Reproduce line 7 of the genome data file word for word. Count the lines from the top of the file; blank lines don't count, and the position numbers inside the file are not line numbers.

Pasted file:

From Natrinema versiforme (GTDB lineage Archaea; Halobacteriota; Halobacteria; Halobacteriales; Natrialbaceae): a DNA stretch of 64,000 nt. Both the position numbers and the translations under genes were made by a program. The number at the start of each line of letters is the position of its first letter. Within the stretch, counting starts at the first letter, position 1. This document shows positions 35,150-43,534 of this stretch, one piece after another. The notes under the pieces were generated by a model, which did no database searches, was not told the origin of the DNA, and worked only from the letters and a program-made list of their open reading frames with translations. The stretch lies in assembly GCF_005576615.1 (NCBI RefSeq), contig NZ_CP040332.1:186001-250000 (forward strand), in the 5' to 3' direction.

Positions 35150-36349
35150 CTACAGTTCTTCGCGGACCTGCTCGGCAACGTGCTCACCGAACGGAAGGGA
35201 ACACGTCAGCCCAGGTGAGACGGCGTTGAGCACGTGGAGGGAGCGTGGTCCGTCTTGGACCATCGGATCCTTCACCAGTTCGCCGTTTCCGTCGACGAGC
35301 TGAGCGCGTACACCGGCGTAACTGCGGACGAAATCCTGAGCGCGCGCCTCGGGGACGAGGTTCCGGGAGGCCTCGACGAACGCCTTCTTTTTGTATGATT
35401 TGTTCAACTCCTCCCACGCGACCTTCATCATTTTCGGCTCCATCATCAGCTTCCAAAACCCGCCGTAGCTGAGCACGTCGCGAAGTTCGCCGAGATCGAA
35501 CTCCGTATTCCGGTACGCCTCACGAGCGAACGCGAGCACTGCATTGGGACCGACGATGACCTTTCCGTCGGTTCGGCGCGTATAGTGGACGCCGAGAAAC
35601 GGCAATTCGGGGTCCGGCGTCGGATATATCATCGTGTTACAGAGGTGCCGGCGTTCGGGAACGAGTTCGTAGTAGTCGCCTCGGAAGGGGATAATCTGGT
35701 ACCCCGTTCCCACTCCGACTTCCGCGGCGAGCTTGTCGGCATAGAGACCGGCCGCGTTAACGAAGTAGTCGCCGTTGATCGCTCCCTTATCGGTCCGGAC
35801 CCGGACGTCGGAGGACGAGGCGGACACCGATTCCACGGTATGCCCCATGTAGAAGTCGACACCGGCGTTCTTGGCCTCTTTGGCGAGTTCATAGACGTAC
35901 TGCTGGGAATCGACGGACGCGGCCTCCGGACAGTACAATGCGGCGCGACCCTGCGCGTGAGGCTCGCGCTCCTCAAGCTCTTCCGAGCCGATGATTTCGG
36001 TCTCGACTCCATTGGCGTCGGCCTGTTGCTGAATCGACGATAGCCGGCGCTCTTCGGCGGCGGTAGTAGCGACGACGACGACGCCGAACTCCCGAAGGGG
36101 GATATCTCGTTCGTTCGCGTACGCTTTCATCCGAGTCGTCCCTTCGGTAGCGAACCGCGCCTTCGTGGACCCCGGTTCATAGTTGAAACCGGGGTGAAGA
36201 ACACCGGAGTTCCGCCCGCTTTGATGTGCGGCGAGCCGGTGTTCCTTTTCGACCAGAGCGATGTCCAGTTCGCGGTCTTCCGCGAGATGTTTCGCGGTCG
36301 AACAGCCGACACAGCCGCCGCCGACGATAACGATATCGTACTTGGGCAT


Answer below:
35501 CTCCGTATTCCGGTACGCCTCACGAGCGAACGCGAGCACTGCATTGGGACCGACGATGACCTTTCCGTCGGTTCGGCGCGTATAGTGGACGCCGAGAAAC